Schools should not sign software licensing deals with Microsoft because of the computer giant's alleged anti-competitive practices, a government watchdog has warned.
The British Educational and Technological Agency (Becta) has complained to the Office of Fair Trading, saying talks have not resolved its "fundamental concerns" about academic licensing of the company's Windows Office 2007 and Vista operating systems.
Thousands of schools already use Microsoft software but Becta claims that new licensing arrangements are too restrictive.
Microsoft insists that schools pay for a licence for every PC on the premises which might use its software, regardless of whether teachers plan to do so at the time of signing a contract.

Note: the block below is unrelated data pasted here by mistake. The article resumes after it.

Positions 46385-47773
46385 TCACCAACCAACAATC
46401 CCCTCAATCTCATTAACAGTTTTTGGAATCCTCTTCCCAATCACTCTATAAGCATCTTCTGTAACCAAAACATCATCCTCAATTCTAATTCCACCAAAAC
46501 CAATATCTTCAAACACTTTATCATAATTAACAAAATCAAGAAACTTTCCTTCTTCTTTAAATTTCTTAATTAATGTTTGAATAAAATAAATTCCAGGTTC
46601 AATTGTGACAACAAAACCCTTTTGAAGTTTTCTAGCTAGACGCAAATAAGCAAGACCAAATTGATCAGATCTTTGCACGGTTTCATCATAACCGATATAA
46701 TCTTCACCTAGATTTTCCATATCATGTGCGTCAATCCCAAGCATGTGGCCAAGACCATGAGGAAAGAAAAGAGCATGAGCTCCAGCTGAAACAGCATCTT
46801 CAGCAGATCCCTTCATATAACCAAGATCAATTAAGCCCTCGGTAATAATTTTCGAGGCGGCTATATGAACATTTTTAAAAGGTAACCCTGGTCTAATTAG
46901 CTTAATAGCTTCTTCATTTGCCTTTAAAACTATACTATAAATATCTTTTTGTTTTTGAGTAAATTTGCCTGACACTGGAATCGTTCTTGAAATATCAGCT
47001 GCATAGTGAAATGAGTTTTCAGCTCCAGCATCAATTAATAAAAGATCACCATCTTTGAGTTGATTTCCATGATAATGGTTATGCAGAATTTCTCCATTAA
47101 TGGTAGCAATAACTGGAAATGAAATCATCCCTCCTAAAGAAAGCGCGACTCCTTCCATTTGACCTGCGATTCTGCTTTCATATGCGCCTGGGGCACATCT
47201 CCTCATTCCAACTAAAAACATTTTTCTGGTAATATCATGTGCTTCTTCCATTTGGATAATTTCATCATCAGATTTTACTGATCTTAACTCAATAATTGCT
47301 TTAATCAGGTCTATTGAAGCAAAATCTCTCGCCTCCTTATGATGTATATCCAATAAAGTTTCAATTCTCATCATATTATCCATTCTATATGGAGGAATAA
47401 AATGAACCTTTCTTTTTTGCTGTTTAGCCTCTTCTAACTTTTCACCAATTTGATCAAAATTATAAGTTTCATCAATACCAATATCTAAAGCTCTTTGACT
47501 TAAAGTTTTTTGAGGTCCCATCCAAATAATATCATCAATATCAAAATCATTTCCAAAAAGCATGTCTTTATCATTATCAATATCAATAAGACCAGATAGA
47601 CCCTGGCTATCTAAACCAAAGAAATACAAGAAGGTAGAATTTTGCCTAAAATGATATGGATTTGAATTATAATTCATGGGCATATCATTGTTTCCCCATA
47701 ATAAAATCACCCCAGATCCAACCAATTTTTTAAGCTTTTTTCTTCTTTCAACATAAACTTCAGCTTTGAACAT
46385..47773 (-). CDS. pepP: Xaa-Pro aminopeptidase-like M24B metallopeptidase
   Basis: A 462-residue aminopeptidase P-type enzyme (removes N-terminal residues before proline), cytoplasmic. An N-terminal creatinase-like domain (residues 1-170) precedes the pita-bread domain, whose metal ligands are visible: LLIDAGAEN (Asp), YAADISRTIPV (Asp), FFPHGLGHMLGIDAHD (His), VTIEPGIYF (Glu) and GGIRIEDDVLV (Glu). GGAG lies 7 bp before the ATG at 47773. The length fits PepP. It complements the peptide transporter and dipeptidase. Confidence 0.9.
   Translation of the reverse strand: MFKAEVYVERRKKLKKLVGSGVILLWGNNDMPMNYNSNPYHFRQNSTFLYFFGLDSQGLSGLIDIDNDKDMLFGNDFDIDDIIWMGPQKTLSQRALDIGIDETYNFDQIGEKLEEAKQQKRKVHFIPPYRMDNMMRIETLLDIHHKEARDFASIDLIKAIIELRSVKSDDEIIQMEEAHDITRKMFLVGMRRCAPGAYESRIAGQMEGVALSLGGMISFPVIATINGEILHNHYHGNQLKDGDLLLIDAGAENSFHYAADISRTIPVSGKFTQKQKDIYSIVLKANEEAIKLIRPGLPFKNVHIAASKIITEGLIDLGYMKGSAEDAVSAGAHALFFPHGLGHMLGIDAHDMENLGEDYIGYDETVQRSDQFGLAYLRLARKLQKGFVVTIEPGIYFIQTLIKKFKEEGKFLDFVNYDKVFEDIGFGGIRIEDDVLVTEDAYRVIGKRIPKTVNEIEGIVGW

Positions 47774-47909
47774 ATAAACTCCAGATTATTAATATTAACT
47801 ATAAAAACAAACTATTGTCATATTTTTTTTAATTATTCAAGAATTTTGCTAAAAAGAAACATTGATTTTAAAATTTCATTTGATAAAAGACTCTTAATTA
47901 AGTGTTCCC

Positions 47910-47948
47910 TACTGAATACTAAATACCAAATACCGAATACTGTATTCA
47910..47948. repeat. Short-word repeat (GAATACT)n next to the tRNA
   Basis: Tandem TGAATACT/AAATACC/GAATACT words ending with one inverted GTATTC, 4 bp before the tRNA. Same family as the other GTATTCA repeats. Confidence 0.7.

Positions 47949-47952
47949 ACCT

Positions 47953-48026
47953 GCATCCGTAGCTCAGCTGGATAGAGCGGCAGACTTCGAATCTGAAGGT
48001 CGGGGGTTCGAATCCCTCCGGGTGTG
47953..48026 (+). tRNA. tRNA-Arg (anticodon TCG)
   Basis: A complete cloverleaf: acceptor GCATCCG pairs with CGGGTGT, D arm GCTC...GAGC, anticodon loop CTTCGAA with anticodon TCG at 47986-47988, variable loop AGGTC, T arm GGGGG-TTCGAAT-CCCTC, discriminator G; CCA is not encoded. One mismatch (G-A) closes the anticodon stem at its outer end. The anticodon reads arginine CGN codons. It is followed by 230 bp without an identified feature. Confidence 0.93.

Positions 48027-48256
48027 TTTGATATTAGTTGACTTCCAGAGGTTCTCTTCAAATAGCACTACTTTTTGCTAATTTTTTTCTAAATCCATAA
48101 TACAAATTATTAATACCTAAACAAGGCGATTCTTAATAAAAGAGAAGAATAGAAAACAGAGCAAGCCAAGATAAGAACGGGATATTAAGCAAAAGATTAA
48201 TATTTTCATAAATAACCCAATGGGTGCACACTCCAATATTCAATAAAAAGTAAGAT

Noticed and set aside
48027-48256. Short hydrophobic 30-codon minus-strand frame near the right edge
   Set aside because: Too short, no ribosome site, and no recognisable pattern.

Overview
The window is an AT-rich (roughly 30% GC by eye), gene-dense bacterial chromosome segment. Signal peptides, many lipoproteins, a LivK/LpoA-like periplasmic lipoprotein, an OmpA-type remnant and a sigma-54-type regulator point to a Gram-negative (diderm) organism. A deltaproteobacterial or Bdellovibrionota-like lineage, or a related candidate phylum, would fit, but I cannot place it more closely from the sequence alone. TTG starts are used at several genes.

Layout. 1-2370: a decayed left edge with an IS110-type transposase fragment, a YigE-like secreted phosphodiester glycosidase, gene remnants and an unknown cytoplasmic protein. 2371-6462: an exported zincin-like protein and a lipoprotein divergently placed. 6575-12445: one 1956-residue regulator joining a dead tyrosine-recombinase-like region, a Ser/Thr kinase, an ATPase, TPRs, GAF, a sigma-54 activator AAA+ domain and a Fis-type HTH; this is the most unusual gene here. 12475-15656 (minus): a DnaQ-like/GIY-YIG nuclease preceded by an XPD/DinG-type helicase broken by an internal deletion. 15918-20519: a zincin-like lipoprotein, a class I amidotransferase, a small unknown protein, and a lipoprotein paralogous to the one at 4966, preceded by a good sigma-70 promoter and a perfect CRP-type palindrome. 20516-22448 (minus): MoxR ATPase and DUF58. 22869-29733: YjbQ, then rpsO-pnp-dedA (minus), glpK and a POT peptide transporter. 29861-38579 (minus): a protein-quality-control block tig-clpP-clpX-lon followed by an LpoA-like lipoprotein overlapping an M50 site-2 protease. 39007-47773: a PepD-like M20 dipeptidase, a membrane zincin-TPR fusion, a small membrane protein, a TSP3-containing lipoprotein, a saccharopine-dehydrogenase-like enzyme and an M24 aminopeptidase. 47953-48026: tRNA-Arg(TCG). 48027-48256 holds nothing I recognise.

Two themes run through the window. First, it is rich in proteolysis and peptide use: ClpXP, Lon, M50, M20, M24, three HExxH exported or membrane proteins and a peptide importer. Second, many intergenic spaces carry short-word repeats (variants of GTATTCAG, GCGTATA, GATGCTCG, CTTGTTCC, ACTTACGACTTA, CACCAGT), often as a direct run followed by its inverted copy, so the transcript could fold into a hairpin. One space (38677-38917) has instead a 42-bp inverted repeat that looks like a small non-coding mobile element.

Becta also fears that the new packages might be inoperable with software which is already in use.
The watchdog reminded schools that they must by law have licences for software but urged them to look for a "perpetual" deal that did not involve extra costs after the initial outlay.
It said: "In the interim, our advice to schools considering moving to Microsoft's School Agreement subscription licensing model is they should not do so."
Microsoft said that it would continue working to enable as many schools as possible to benefit from its technology "at the best possible price".Reuse content